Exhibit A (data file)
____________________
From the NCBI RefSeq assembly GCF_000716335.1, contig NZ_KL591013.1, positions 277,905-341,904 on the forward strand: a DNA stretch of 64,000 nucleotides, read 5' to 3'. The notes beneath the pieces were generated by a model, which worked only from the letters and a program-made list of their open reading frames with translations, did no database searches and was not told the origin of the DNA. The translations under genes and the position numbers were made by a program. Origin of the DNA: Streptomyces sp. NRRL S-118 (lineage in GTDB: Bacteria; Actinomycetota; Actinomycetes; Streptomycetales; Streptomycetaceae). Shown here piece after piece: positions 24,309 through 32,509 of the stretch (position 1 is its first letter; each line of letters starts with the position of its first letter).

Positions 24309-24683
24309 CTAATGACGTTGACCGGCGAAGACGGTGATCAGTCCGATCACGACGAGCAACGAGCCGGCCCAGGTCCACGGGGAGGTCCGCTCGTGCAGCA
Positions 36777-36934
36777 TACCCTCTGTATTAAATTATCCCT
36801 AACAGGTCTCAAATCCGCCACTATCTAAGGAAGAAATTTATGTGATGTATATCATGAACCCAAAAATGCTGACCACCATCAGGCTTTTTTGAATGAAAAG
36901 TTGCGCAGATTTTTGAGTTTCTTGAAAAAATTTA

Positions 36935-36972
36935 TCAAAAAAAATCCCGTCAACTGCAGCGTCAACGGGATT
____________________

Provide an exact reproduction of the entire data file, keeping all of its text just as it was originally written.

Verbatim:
From the NCBI RefSeq assembly GCF_000716335.1, contig NZ_KL591013.1, positions 277,905-341,904 on the forward strand: a DNA stretch of 64,000 nucleotides, read 5' to 3'. The notes beneath the pieces were generated by a model, which worked only from the letters and a program-made list of their open reading frames with translations, did no database searches and was not told the origin of the DNA. The translations under genes and the position numbers were made by a program. Origin of the DNA: Streptomyces sp. NRRL S-118 (lineage in GTDB: Bacteria; Actinomycetota; Actinomycetes; Streptomycetales; Streptomycetaceae). Shown here piece after piece: positions 24,309 through 32,509 of the stretch (position 1 is its first letter; each line of letters starts with the position of its first letter).

Positions 24309-24683
24309 CTAATGACGTTGACCGGCGAAGACGGTGATCAGTCCGATCACGACGAGCAACGAGCCGGCCCAGGTCCACGGGGAGGTCCGCTCGTGCAGCA
Positions 36777-36934
36777 TACCCTCTGTATTAAATTATCCCT
36801 AACAGGTCTCAAATCCGCCACTATCTAAGGAAGAAATTTATGTGATGTATATCATGAACCCAAAAATGCTGACCACCATCAGGCTTTTTTGAATGAAAAG
36901 TTGCGCAGATTTTTGAGTTTCTTGAAAAAATTTA

Positions 36935-36972
36935 TCAAAAAAAATCCCGTCAACTGCAGCGTCAACGGGATT